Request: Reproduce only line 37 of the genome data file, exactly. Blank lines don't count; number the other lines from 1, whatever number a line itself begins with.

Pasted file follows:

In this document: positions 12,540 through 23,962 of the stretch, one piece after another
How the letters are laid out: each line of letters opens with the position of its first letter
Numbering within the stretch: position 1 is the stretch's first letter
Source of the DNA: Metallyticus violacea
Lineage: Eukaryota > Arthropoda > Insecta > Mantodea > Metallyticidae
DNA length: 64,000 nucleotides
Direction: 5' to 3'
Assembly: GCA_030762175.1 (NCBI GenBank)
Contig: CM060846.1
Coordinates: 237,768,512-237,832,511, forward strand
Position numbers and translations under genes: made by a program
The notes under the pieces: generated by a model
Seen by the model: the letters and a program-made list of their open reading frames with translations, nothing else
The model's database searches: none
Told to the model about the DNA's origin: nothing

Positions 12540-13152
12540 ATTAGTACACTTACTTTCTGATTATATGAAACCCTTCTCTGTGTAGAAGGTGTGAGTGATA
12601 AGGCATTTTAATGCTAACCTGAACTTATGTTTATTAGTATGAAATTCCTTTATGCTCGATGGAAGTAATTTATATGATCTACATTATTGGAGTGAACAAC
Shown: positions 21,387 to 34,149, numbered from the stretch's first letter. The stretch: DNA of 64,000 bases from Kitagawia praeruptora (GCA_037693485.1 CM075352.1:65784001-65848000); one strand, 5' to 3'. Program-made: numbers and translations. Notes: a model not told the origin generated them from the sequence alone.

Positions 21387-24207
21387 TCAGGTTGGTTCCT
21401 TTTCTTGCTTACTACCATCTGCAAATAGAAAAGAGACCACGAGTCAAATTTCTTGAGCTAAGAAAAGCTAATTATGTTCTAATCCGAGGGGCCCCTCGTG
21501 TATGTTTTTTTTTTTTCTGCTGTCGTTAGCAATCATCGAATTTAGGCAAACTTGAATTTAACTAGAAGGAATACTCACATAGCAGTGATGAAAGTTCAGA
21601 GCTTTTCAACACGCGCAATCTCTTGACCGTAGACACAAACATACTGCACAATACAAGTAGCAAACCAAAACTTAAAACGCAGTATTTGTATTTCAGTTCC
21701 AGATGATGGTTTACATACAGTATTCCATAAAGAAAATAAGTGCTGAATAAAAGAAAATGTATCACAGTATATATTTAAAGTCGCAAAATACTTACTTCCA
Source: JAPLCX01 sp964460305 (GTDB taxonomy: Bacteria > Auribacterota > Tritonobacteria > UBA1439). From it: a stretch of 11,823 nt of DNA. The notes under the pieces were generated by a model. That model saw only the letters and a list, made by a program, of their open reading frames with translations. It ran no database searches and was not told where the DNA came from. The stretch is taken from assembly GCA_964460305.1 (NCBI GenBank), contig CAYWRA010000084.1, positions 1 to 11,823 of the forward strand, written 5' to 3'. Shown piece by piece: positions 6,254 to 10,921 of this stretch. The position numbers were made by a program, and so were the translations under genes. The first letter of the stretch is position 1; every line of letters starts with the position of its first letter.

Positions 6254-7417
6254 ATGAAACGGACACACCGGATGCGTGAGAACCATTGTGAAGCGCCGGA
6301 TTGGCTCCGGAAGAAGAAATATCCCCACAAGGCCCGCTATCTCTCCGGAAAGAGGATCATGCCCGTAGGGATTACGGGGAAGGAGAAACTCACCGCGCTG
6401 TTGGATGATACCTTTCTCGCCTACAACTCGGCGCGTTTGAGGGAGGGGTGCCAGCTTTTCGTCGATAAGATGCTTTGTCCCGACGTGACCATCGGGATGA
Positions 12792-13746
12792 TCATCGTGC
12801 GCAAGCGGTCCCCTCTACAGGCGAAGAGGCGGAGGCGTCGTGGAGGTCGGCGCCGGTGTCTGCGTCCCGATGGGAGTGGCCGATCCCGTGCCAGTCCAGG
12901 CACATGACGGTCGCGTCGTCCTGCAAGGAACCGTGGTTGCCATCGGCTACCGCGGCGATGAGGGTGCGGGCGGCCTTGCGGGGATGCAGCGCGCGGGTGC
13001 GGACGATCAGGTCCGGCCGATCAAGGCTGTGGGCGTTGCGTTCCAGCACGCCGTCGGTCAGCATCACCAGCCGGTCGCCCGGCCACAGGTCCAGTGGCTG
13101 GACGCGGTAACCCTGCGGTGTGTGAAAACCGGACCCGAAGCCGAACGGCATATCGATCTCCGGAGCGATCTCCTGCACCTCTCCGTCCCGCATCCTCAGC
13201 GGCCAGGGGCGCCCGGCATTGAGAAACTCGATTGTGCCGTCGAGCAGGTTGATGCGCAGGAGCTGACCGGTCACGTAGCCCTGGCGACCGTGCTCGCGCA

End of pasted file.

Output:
13201 GGCCAGGGGCGCCCGGCATTGAGAAACTCGATTGTGCCGTCGAGCAGGTTGATGCGCAGGAGCTGACCGGTCACGTAGCCCTGGCGACCGTGCTCGCGCA